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Thread: Dry Fire Practice Safety Rules

  1. #1
    Regular Member 230therapy's Avatar
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    Aug 2008
    People's County of Fairfax

    Dry Fire Practice Safety Rules

    In light of this recent thread:

    I thought it may be useful to post my safety procedures for dry fire practice.

    These rules prevented me from shooting my TV set. Talk about an "OH S---!" moment! I managed to avoid that ND...but I was only five pounds of pressure away from having a major problem.

    This requires that the user purchase Snap-Caps. The reason I use Snap-Caps is that loading Snap-Caps forces me to fully unload my handgun. They also help protect the firing pin and associated parts. However, this is merely a bonus considering the man mentioned in the article

    Generally, I verbalize each step. It sounds goofy, but it reminds me of the formal range commands from my competition days.

    I practice in the basement. I typically point the gun at the ground outside or at a concrete wall. I use a book on the bookshelf as a thick enough to stop a 45 caliber handgun bullet. A Post-It note with dot will do as a target.

    If you choose to dry fire at the TV, make sure the TV is lower than your gun so the gun is pointed downward (unless you live in an apartment above the first floor). This way, even if you do ND, the bullet will go through the TV, through the wall and into the dirt outside. If there is concrete back there, I wouldn't do it since the bullet will travel parallel to the concrete until it hits something.

    1) Remove loaded handgun and ammunition from the area.

    I generally place these in my safe. I have a shelf labeled "LOADED" and it is where I place the gun that is on "guard duty". If you don't have a safe, just put it on the far end of the room, preferably in something. A lock box is a good way to go.

    NOTE: I have multiple copies of the same handgun. I double-check to verify that I am not mixing up the guns. I NEVER take the practice gun to the location of the loaded gun.

    If you're not wearing the holster and ammunition holder, put them on now.

    2) Double-check that your loaded handgun and all ammunition is elsewhere.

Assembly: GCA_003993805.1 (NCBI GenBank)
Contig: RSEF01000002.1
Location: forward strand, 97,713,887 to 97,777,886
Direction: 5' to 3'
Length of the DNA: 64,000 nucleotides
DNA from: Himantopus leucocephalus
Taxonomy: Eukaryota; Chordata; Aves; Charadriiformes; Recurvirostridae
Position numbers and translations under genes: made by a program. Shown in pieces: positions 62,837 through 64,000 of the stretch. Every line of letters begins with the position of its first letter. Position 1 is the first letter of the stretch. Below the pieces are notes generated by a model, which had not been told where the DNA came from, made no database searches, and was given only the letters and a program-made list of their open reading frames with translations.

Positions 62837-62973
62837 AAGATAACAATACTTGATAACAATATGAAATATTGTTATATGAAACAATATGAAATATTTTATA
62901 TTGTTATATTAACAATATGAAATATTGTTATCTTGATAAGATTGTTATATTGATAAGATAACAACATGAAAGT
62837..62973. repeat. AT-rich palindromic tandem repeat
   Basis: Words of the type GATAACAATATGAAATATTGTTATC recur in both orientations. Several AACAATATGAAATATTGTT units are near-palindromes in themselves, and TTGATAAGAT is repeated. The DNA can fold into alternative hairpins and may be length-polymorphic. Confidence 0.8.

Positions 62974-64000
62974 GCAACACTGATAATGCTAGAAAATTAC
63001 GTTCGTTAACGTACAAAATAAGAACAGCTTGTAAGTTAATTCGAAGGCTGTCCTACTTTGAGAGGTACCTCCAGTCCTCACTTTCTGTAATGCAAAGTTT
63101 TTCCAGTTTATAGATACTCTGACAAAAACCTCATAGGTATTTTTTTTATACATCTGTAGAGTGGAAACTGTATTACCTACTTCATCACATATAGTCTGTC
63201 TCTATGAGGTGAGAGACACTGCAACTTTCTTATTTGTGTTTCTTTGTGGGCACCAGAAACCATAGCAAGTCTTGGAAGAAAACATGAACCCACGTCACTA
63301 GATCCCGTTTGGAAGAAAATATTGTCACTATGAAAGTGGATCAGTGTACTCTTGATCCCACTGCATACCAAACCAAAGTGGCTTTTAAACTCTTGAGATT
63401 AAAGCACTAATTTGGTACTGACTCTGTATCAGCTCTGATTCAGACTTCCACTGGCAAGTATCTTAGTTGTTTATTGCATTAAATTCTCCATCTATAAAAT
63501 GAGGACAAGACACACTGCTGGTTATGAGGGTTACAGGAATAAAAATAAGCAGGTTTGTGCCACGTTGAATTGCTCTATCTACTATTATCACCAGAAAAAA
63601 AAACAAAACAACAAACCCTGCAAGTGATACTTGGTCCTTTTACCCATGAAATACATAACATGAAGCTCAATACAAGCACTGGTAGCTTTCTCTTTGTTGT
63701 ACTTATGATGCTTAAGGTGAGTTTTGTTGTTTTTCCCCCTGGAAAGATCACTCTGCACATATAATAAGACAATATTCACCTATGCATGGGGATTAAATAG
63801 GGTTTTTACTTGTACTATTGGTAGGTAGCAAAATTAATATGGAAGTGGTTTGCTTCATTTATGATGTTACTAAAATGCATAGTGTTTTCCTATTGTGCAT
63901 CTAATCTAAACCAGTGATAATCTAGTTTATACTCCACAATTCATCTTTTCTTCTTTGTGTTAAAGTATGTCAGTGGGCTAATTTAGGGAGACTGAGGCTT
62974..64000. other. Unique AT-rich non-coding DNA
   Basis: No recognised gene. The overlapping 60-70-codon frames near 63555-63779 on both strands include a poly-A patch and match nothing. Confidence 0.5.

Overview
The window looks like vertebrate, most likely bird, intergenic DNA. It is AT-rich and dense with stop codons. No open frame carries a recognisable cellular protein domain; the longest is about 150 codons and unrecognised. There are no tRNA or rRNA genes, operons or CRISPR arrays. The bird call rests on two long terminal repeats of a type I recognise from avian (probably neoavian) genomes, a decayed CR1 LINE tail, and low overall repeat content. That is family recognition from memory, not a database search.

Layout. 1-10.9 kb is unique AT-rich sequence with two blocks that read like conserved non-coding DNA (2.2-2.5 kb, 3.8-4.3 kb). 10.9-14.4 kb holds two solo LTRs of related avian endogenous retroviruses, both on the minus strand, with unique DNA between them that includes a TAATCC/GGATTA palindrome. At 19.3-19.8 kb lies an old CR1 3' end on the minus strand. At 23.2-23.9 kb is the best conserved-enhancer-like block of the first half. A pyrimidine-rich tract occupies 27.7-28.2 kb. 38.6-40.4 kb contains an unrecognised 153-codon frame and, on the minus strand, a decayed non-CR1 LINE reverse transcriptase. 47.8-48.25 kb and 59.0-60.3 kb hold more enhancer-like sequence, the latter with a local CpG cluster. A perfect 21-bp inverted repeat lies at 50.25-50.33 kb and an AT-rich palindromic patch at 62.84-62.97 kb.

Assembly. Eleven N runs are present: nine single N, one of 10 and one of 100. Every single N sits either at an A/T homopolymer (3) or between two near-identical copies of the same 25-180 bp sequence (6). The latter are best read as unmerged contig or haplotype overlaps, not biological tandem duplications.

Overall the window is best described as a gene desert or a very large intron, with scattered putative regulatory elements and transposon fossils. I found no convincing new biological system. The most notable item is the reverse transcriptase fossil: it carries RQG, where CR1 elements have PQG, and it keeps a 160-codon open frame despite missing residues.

If you only have one gun, TRIPLE check that there is no ammunition in the gun. Search yourself to verify there is no ammunition anywhere on or near your body.

    3) Load an empty magazine with a Snap-Cap and "load" the gun.

    4) Perform a chamber check to verify you have loaded a Snap-Cap.

    Remove the magazine and verify that it is either empty or has another Snap-Cap in it.

    5) Announce "This is a non-firing drill."

    6) Practice.

    If you need to take a SHORT break (less than a few minutes), take OFF the gun and holster. Remove the spare magazine with Snap-Cap(s). Place them in a location away from the loaded gun.

    Go do whatever it is you have to do.

    When you return, verify that the gun you're going to practice with is loaded with Snap-Caps. I just download the gun completely and start over. Announce "This is a non-firing drill."

    Practice some more.

    During practice, you should periodically do a chamber check before dry firing. Just get into the habit of checking.

    7) Ending practice

    Once I am done, I announce "Practice ended". I immediately remove the Snap-Caps and return the practice gun to the safe. I remove any gear, unless it is the same as my carry gear.

    8) Announce "Practice Ended" as you get your loaded weapon and place the gun and magazines into the appropriate places on your belt.

    9) Announce: "LOADED GUN" when everything is in place.

    Under no circumstances should you touch that gun! Do not mix up practice time with carry time!

    If you always do this in a formal way, you will not have an ND. You will likely ND as soon as you become casual with your gun handling during practice.
    Last edited by 230therapy; 10-27-2010 at 10:27 AM.
    Does anyone here actually believe that the Founders were sitting around in John Adams' tavern UNARMED because they believed a bar should be a gun free zone?

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